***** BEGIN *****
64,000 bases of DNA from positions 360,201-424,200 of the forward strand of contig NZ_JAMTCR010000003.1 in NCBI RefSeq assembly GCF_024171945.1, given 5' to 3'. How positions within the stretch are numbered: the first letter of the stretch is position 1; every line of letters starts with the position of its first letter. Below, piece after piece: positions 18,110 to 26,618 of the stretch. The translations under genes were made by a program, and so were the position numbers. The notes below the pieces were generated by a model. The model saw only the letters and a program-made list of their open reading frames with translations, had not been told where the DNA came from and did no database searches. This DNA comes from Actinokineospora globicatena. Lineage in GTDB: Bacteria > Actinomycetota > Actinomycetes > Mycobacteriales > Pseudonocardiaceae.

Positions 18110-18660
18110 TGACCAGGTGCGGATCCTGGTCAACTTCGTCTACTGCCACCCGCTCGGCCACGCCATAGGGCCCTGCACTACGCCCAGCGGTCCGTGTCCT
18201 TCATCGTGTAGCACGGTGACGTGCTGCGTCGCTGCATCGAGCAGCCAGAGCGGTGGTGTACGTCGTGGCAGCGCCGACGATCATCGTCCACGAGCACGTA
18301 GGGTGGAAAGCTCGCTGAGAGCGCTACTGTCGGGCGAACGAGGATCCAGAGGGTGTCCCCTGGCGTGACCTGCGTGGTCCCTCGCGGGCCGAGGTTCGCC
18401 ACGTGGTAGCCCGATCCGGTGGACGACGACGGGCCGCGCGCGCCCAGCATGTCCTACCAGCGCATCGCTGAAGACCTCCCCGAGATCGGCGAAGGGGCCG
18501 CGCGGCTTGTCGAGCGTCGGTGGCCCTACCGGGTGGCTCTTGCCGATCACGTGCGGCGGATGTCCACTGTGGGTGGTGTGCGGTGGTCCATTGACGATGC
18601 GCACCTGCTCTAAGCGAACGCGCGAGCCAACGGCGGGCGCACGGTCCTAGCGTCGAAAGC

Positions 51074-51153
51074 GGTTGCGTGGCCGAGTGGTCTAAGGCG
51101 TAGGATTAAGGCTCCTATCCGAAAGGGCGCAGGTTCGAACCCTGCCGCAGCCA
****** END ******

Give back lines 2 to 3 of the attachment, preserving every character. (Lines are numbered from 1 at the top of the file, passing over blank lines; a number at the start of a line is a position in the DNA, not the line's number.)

Positions 18110-18660
18110 TGACCAGGTGCGGATCCTGGTCAACTTCGTCTACTGCCACCCGCTCGGCCACGCCATAGGGCCCTGCACTACGCCCAGCGGTCCGTGTCCT